Fine Art

Matthew Schlagbaum’s massive wall piece highlights an otherwise dull exhibit

Schlagbaum’s “Everything” at CAC
Photo: Cheryl Nishi
Dawn-Michelle Baude

Two and a half stars

It’s What’s on the Outside That Counts Through November 7; Wednesday-Saturday, 2-7 p.m.; Sunday, 11 a.m.-3 p.m. Contemporary Arts Center, 382-3886.

The idea is ripe: an exhibit using gold-colored works to comment on superficiality in Las Vegas, a city synonymous with gold and superficiality. But the sculptures and works-on-paper in Chicagoan Matthew Schlagbaum’s It’s What’s on the Outside That Counts cheerfully mirrors back (groan) what locals know too well. Gold is so shiny and pretty; it comes in many forms; it appeals to the populace; it symbolizes greed and excess; it’s associated with Christmas; it has a long history and so on. The clichés in this show hang awkwardly like so many heavy gold chains.

With one exception—“Everything.” This mysterious, and somewhat uncanny, wall piece quietly dominates the exhibition. And that’s hard to do, because a clunky gold-foil-and-chicken-wire “nugget” sculpture hogs the view. One of the drawbacks, in fact, of Schlagbaum’s show stems from the hanging. The “Everything” sculpture would have more power in an uncluttered gallery. It’s big—225 inches by 96 inches—and stretches along the wall in a cascade of intriguing dips, juts and rises that seemingly transform in front of the eyes.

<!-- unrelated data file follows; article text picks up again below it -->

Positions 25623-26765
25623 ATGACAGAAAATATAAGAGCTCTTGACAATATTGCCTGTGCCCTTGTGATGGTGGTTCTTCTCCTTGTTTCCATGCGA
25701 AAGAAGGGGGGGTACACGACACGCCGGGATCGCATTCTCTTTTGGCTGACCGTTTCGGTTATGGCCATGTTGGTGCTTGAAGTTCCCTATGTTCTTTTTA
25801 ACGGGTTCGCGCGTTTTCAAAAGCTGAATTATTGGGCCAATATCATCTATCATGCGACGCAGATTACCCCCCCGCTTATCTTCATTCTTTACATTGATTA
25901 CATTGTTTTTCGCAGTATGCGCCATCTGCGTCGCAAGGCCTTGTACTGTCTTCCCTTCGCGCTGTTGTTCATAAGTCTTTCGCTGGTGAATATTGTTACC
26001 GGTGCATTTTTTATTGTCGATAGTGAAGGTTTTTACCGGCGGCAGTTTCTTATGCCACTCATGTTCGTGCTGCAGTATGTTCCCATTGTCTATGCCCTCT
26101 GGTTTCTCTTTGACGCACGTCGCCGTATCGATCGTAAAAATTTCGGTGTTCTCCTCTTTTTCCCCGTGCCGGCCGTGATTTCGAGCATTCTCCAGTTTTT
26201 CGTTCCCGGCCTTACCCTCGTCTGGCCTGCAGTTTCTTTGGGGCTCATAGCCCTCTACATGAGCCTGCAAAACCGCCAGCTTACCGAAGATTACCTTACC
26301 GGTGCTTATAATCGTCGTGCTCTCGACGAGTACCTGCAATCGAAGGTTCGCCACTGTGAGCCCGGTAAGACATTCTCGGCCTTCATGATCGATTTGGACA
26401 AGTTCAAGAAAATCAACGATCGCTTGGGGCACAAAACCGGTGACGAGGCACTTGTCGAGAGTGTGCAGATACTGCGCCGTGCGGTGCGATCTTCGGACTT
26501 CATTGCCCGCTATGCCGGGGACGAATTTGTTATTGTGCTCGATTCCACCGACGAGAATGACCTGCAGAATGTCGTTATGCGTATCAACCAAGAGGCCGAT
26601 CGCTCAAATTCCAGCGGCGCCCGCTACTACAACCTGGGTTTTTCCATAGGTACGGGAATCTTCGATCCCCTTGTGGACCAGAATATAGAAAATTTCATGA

More bas-relief than curtain, “Everything” is composed of hand-laminated gold-leaf squares, each bearing the accidents of its making. Gold leaf often misbehaves—it tears, clogs, refuses to lie flat. The lamination process adds rimple and rumple to each individual square. When the squares are assembled into a grid, the result is a beautifully textured work with a strange liquidity. It seems to transition among the elements, changing from water to mineral and back again. A raft of art interpretation flows in its wake, fueled by discussions of light and shadow, surface and depth, flatness and volume, materiality and illusion—the “everything” that the cultural currency of gold suggests.

Other works with fetching titles, such as “The Aspirations of the Yearning Individual in a Valueless World,” are less convincing. Schlagbaum attaches gold-leaf squares with an interesting array of kitschy refrigerator magnets to galvanized steel, but no matter how much that gold leaf flutters, the statement on travel and mediocrity lacks oomph. And “If It Looks Like a Duck and Swims Like a Duck It Might Be a Loon” is a golden homage to Christmas crafts that seems dated.

Having a visiting artist mount a show about gold and superficiality in Las Vegas was perhaps compromised from the outset. It appears we’ll have to wait a bit longer for the glimmer of a Las Vegas statement to emerge.

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